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ESA's OPS-SAT CubeSat Mission Concludes
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ESA's OPS-SAT CubeSat Mission Concludes
by Erica Marchand
Paris, France (SPX) Jun 05, 2024

ESA's experimental OPS-SAT CubeSat mission ended on the night of May 22-23, 2024 (CEST).

Launched on December 18, 2019, OPS-SAT aimed to make spacecraft operations accessible to a wide audience, offering a fast, free, and non-bureaucratic experiment service for European and Canadian industry and academia.

The mission involved experimenters from companies, universities, and public institutions across Europe and beyond, integrating them into ESA's ESOC mission control centre to test new ideas in orbit.

OPS-SAT, equipped with ESA's most capable and flexible onboard computer, demonstrated the potential of future satellites with more advanced equipment.

An Open In-Orbit Laboratory
OPS-SAT was ESA's first fully owned and operated CubeSat, marking a departure from the agency's typical focus on large and complex spacecraft. Over four and a half years in orbit, OPS-SAT enabled 134 teams from 26 countries to conduct 284 experiments.

"Many experiments built on top of one another, and so the satellite became even more capable as time went on," said David Evans, OPS-SAT Space Lab Manager at ESA. "OPS-SAT was a research lab: innovations and improvements made by one experiment could often be harnessed by others. If one team worked out a better way to operate the spacecraft's camera, the next could use that to improve their new artificial intelligence algorithm for image processing, for example."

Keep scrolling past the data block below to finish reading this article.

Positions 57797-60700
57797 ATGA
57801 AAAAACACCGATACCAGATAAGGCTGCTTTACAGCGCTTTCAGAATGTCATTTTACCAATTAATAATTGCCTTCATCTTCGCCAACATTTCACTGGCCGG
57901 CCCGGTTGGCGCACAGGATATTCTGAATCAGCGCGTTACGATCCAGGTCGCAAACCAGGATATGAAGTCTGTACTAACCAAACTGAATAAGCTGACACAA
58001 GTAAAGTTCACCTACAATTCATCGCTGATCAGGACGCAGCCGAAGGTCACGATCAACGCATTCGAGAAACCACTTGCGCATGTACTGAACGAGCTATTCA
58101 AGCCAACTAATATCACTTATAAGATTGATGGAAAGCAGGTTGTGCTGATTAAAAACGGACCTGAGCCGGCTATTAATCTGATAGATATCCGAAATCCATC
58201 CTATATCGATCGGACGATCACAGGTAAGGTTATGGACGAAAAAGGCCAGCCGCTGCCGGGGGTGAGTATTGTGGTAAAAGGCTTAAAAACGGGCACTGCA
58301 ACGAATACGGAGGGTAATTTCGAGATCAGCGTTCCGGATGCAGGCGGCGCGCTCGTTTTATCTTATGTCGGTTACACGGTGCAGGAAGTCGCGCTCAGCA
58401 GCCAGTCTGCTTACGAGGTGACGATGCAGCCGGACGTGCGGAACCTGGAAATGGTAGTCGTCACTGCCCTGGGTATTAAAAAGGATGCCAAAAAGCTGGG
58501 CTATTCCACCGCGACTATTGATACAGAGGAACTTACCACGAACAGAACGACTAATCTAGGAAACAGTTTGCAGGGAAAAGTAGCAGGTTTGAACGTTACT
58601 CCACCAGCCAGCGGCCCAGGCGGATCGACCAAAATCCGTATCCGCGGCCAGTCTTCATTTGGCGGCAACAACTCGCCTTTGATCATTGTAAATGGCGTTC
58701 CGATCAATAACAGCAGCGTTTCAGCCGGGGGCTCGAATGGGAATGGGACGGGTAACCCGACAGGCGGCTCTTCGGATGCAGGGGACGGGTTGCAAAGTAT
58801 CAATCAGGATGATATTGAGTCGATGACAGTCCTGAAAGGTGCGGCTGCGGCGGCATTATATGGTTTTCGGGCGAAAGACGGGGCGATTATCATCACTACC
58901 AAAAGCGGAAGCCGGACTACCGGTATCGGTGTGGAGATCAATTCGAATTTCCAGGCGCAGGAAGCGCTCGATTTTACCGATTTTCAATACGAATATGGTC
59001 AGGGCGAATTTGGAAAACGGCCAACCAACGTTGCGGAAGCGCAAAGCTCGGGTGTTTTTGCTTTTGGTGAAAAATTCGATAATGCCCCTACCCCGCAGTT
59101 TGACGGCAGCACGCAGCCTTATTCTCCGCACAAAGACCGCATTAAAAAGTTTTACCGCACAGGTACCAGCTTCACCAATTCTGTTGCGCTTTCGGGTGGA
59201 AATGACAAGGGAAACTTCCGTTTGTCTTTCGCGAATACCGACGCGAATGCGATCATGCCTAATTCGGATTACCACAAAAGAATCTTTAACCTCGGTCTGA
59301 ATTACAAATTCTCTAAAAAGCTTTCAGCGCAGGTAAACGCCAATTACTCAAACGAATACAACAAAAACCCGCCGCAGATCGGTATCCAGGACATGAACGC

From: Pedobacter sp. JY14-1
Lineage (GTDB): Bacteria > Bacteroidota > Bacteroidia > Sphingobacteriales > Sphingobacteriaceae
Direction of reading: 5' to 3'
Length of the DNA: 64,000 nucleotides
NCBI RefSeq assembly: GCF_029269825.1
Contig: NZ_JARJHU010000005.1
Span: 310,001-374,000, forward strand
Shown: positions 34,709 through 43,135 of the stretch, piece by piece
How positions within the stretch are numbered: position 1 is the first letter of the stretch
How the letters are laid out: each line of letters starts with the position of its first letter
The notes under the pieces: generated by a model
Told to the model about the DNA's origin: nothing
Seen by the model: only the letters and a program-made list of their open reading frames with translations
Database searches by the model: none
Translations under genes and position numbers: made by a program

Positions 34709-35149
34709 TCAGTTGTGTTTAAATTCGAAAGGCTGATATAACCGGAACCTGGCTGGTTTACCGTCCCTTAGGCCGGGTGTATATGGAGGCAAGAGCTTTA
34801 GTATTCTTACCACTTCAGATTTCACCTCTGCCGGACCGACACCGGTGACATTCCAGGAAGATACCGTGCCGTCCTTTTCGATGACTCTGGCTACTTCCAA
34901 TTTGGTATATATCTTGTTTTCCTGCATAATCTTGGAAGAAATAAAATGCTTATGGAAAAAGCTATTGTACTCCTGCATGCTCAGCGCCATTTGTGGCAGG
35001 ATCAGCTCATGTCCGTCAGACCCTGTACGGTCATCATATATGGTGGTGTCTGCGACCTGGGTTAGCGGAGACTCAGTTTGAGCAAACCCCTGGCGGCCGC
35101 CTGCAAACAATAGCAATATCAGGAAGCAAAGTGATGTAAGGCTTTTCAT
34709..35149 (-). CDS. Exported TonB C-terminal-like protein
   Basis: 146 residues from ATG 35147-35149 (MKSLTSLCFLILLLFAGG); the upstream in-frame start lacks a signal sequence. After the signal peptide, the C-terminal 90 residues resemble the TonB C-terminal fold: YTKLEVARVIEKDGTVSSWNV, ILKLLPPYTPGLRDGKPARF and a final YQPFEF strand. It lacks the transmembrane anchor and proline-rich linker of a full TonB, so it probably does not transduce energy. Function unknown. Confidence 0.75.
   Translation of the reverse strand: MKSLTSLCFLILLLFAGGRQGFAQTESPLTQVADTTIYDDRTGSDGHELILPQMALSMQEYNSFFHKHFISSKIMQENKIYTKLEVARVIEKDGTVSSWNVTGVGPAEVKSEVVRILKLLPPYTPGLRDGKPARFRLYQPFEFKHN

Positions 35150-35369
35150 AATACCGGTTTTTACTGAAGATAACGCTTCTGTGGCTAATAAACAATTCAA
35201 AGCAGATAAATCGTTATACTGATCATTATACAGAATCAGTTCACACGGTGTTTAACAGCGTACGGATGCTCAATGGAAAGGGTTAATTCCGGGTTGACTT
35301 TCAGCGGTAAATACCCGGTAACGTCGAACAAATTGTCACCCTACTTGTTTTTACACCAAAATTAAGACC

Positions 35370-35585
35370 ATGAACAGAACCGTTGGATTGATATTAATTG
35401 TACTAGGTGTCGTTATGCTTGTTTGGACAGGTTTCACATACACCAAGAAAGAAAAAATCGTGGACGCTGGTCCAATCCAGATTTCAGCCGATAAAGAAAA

OPS-SAT was the first satellite available for public use, hosting experiments on AI and interplanetary internet, and testing new software, some of which is now in use by larger missions. Notably, it conducted a stock market trade in orbit, supported search and rescue activities, demonstrated an active cybersecurity attack, and more.

In 2023, OPS-SAT received international recognition when its team shared the SpaceOps Outstanding Achievement award with the team behind NASA JPL's Ingenuity Mars helicopter.

Final Experiments
OPS-SAT was affected by an unexpected increase in solar activity in early 2024, causing increased drag and an early descent into the atmosphere. ESA teams and experimenters worked intensively to maintain communication and complete final experiments.

The University of Oxford, University of Stuttgart, and others successfully concluded experiments in the mission's last days, with Hellenic Aerospace Industry (HAI) finishing the final experiment just 24 hours before contact was lost.

"As the satellite descended through the atmosphere, it became much harder to control. The OPS-SAT Mission Control Team and the teams from our experimenters all worked long hours to close out as many of the remaining experiments as possible before the end," said Evans.

The mission's reentry provided a rare chance to gather data on spacecraft behavior in the lower atmosphere. With the help of the global radio amateur community, the OPS-SAT team collected telemetry from receivers worldwide, offering new insights into satellite reentry dynamics.

Future Missions Inspired by OPS-SAT
The OPS-SAT concept proved successful, leading to plans for future missions under the OPS-SAT name. These include OPS-SAT VOLT, focused on testing optical and quantum communication technologies, and other proposed missions such as OPS-SAT ORIOLE and CYBERCUBE.

The OPS-SAT Space Lab service will continue to facilitate collaboration between ESA, industry, and universities, fostering innovation in space technology.

Related Links
Microsat News and Nanosat News at SpaceMart.com

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